Complex ideas occur when our mind puts together several simple ideas and makes a composite idea out of simple ideas. Unlike simple ideas, complex ideas are not received passively by our mind. Here the mind actively receives the ideas. The mind does the three things such as the mind joins ideas, brings them together, but holds them separate and abstracts. Thus the mind joins the ideas of whiteness, hardness, and sweetness to form the complex idea of a lump of sugar.

Primary and secondary qualities

To describe even more detail how we get our ideas Locke turned his attention to the problem of  how ideas are related to the objects that produce them. In order to account for how we get our ideas, Locke says that objects have qualities and he defines a quality as the power to produce idea into our mind. Locke distinguishes between two kinds of qualities namely primary and secondary qualities.

Primary qualities are those qualities that really do exist in the bodies themselves. Primary qualities resemble exactly those qualities that inseparably belong to the object. A snowball, for example, looks round and is round, appears to be moving and is moving.These qualities are primary because they really exist in the object snowball. Primary qualities refer to solidity, motion, or number.

Secondary qualities are those qualities that have no exact counterpart in an object. We have the idea of cold when we touch the snowball and the idea of white when we see it, but there is no whiteness or coldness in it. Secondary qualities such as colors, tastes, sounds, odors, warmth, and smells do not belong to or constitute bodies except as powers to produce these ideas in us. What Locke wanted by this distinction is to distinguish between appearance and reality.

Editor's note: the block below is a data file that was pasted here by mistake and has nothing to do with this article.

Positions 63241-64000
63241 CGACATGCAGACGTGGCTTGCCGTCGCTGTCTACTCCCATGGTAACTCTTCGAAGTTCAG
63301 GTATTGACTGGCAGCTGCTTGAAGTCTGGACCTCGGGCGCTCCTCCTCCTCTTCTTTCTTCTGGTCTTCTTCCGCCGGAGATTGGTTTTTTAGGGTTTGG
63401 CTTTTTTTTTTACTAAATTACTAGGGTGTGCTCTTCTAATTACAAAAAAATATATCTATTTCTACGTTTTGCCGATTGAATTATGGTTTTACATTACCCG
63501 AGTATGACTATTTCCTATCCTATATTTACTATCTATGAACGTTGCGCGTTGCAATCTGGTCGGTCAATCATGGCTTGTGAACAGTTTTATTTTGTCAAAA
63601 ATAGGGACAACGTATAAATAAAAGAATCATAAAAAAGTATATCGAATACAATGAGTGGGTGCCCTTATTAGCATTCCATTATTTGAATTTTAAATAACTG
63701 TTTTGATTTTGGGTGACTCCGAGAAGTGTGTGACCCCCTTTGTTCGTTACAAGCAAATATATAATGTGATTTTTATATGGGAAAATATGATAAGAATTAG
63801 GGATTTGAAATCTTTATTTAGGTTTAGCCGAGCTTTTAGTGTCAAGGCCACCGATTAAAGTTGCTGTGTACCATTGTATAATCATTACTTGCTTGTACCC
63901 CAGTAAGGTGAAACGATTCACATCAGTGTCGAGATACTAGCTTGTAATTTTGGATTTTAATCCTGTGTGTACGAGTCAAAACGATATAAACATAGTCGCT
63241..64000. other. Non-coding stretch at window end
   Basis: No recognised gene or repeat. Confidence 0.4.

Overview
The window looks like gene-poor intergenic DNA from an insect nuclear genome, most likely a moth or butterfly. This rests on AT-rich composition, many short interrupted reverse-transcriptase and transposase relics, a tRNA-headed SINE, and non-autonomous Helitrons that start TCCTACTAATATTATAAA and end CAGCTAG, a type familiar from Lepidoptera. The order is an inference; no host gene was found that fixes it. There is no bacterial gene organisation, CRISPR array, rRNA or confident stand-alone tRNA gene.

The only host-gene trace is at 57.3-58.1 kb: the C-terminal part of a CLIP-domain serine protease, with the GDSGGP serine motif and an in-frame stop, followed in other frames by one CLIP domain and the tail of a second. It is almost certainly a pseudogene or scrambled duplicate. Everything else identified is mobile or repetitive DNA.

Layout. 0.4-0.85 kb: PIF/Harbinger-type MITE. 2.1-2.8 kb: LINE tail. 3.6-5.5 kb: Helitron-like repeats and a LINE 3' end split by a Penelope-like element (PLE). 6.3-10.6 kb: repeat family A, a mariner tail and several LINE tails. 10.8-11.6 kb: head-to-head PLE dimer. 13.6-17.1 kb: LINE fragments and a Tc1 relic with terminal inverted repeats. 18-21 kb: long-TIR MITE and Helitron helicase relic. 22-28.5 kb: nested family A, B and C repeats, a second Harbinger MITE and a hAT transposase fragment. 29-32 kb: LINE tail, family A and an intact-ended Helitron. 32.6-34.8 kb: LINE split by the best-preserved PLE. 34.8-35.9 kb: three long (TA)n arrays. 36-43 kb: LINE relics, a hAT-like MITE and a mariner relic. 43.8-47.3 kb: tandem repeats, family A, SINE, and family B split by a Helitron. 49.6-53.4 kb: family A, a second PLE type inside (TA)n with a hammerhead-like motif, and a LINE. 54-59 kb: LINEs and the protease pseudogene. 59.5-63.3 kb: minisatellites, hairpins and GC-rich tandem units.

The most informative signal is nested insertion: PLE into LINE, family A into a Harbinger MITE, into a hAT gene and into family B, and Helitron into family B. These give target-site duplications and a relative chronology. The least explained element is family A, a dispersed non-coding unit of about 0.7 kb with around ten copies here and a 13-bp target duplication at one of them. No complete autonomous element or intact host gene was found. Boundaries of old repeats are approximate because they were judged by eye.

The discussion of substance is an important part of Locke’s theory of knowledge. He approached the problems from common sense point of view. According to him as there are qualities so there must be something that holds these qualities. If ,for example, we ask what has shape and color ,we answer something solid and extended. Solidity and extension are the primary qualities and if we ask in what they subsist, Locke answers substance. In Locke’s philosophy substance is an abstract idea and he himself could not give satisfactory definition of substance.    

The degrees of knowledge

The extension and validity of our idea depend upon the relations our ideas have to each other. Locke defines knowledge as nothing more than the perception of the connection of an agreement or disagreement or repugnancy of any of our ideas. There are three modes of perception namely intuitive, demonstrative and sensitive and each one leads us to a different degree of knowledge regarding reality.